Daniel Ellsberg, profile in courage
The Most Dangerous Man in America: Daniel Ellsberg and the Pentagon Papers
Directed by Judith Ehrlich and Rick Goldsmith
Starring Daniel Ellsberg, Patricia Ellsberg, Tony Russo and Mike Gravel
Goes well with: Why We Fight, All the President's Men, The Fog of War
It was back in 1971 when The New York Times became the first newspaper to publish the Pentagon Papers, opening the door to a new wave of anti-war sentiment and government distrust. President Nixon went to court to stop the presses, the first time the feds tried to quash freedom of the press so publicly since the Civil War. The papers brought to light a standard operating procedure of lying to the American people about the Vietnam War, and it made a household name of Daniel Ellsberg, the man who leaked the documents to the press.
It was an important event, but it was almost 40 years ago, and it doesn't mean all that much for most of us who aren't approaching what passes for retirement these days. But Judith Ehrlich and Rick Goldsmith's documentary, The Most Dangerous Man in America: Daniel Ellsberg and the Pentagon Papers, is considerably more than just a history lesson. It's immediately evident how similar the circumstances of the last decade feel to those described in the film. Ellsberg, who sat down for lengthy interviews and who essentially narrates the film, is articulate and interesting, a solitary citizen standing up against what he perceived to be a corrupt government acting unethically and dishonestly, if not illegally.
Ellsberg was a former Marine who worked directly under Defense Secretary and lying blunderer Robert McNamara. He was part of the military-industrial complex, body and soul. After his stint in government, he worked for the RAND Corporation and contributed to the Pentagon Papers, the top-secret report of U.S. involvement in Indochina that had been commissioned by McNamara, which essentially outed the way the White House had spun the war to the public through a series of misrepresentations, obfuscations and bald-faced lies. And although Ellsberg was, at that point, a cog in the machine, his views on the war were dramatically a'changin'. Somewhere amid meeting young men willing to go to jail to avoid being sent into combat, the anti-war views of his soon-to-be-second wife Patricia (also interviewed extensively in the film) and the knowledge that his employers knew they were spilling American blood and spending American treasure for all the wrong reasons, Ellsberg decided he'd had enough. Actually, he decided everyone had had enough. And that's why he smuggled out the report section by section and Xeroxed it, with the help of RAND Corp. co-worker and eventual fellow defendant Anthony Russo and Ellsberg's own children, before handing it over to the Times and several other prominent newspapers.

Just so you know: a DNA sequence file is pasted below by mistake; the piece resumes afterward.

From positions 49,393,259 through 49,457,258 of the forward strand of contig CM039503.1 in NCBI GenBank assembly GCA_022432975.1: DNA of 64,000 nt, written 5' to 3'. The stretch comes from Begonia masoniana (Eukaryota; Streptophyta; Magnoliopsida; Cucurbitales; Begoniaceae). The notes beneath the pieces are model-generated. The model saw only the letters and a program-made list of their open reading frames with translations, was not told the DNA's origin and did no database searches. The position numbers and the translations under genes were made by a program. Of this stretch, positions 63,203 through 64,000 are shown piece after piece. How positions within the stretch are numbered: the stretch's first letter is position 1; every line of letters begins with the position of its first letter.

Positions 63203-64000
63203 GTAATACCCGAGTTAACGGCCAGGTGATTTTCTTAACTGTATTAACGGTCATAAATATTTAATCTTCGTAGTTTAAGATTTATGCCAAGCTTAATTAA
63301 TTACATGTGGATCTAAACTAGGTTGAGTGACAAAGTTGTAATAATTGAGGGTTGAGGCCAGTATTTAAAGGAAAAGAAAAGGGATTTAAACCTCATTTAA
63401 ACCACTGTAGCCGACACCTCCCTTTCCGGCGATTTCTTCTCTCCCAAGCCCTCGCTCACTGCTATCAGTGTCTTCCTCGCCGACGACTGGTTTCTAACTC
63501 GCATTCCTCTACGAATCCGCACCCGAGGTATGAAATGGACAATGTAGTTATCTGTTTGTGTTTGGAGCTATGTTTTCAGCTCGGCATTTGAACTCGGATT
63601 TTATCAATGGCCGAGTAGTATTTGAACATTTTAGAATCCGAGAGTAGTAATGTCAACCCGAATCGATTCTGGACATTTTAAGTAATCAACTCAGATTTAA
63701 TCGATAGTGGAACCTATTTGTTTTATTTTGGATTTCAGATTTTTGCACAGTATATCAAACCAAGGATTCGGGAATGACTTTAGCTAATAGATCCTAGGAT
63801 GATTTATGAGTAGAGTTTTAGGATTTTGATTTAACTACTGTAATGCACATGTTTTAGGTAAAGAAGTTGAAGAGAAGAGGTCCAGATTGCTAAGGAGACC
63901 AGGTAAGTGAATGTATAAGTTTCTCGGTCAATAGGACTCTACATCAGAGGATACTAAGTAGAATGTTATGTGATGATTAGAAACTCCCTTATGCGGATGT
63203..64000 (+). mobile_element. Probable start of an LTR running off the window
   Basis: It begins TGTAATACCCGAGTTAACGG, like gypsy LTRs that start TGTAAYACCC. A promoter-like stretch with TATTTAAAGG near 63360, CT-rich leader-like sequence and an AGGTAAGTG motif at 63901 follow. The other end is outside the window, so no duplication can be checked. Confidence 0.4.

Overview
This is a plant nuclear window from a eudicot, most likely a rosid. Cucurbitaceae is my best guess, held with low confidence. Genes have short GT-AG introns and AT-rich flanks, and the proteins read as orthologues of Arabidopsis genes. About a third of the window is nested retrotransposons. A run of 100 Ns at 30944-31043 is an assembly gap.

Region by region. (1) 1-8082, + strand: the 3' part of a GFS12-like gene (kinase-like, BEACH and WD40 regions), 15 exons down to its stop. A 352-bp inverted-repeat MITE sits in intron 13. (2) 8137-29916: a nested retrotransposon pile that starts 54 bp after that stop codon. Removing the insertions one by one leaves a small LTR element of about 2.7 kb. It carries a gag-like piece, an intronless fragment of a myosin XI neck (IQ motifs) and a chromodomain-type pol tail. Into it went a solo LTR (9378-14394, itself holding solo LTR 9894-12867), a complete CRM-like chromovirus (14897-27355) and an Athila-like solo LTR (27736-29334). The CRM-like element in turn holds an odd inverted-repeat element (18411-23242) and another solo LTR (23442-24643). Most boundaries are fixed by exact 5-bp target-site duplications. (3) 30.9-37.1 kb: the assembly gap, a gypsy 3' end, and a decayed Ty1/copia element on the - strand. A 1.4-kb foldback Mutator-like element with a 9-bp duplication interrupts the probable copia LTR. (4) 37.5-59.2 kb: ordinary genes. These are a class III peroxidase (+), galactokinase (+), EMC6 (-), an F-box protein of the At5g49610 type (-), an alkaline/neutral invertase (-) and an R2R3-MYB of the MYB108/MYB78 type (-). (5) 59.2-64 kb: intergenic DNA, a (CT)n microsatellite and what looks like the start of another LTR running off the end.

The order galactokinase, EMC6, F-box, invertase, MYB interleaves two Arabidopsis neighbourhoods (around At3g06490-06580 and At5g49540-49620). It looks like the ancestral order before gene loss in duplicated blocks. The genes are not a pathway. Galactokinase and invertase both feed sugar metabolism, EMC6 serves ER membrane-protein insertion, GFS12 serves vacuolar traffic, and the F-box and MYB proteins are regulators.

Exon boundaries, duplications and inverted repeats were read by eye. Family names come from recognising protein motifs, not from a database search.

The film goes into all of this in considerably more detail, filling in a vindictive Nixon's point of view with excerpts from Oval Office audio tapes and interviews with people like White House Counsel John Dean and advisor Egil “Bud” Krogh—White House operatives also broke into Ellsberg's therapist's office in the hopes of finding some dirt. Other interviews include late historian Howard Zinn and former Sen. (and 2008 presidential candidate) Mike Gravel, who had the entire document entered into the Senate record. The interviews are all interesting, but it's Ellsberg's determination to expose the truth that's really inspiring to watch. It's also a must-see for journalists, because the pre-Internet First Amendment standoff between the media and the White House is astounding.
It's easy to see why The Most Dangerous Man lost the Best Documentary Oscar to The Cove. The winner plays like a thriller, and much of this one is standard talking-head stuff. But the vibe of the early '70s plays out just like the first part of the new century, with soulless politicians lying to us all the way to Iraq. It's as though Dick Cheney took a page out of the Pentagon Papers playbook and just assumed there wouldn't be another Daniel Ellsberg to call bullshit. And maybe he was right. Last time I checked, that war was still going on.
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